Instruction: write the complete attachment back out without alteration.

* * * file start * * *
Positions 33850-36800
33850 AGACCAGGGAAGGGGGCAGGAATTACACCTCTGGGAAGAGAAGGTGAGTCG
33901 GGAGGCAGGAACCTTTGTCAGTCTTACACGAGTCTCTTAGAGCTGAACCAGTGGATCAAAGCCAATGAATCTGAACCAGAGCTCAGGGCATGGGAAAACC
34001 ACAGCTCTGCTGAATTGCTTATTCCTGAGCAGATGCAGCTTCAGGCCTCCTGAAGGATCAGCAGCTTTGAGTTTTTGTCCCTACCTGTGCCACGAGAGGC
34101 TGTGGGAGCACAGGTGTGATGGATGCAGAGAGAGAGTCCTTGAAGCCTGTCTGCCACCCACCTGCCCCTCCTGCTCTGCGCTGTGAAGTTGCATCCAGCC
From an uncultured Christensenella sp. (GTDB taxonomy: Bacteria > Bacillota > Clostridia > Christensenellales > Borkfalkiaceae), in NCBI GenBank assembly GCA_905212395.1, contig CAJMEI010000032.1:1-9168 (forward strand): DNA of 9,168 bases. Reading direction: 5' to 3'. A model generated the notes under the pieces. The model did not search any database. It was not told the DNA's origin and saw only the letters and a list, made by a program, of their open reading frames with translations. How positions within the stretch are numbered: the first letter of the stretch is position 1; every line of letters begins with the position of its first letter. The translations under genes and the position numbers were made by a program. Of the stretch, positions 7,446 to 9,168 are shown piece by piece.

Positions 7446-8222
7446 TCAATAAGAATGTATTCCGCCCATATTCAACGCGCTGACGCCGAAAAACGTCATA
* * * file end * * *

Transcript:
Positions 33850-36800
33850 AGACCAGGGAAGGGGGCAGGAATTACACCTCTGGGAAGAGAAGGTGAGTCG
33901 GGAGGCAGGAACCTTTGTCAGTCTTACACGAGTCTCTTAGAGCTGAACCAGTGGATCAAAGCCAATGAATCTGAACCAGAGCTCAGGGCATGGGAAAACC
34001 ACAGCTCTGCTGAATTGCTTATTCCTGAGCAGATGCAGCTTCAGGCCTCCTGAAGGATCAGCAGCTTTGAGTTTTTGTCCCTACCTGTGCCACGAGAGGC
34101 TGTGGGAGCACAGGTGTGATGGATGCAGAGAGAGAGTCCTTGAAGCCTGTCTGCCACCCACCTGCCCCTCCTGCTCTGCGCTGTGAAGTTGCATCCAGCC
From an uncultured Christensenella sp. (GTDB taxonomy: Bacteria > Bacillota > Clostridia > Christensenellales > Borkfalkiaceae), in NCBI GenBank assembly GCA_905212395.1, contig CAJMEI010000032.1:1-9168 (forward strand): DNA of 9,168 bases. Reading direction: 5' to 3'. A model generated the notes under the pieces. The model did not search any database. It was not told the DNA's origin and saw only the letters and a list, made by a program, of their open reading frames with translations. How positions within the stretch are numbered: the first letter of the stretch is position 1; every line of letters begins with the position of its first letter. The translations under genes and the position numbers were made by a program. Of the stretch, positions 7,446 to 9,168 are shown piece by piece.

Positions 7446-8222
7446 TCAATAAGAATGTATTCCGCCCATATTCAACGCGCTGACGCCGAAAAACGTCATA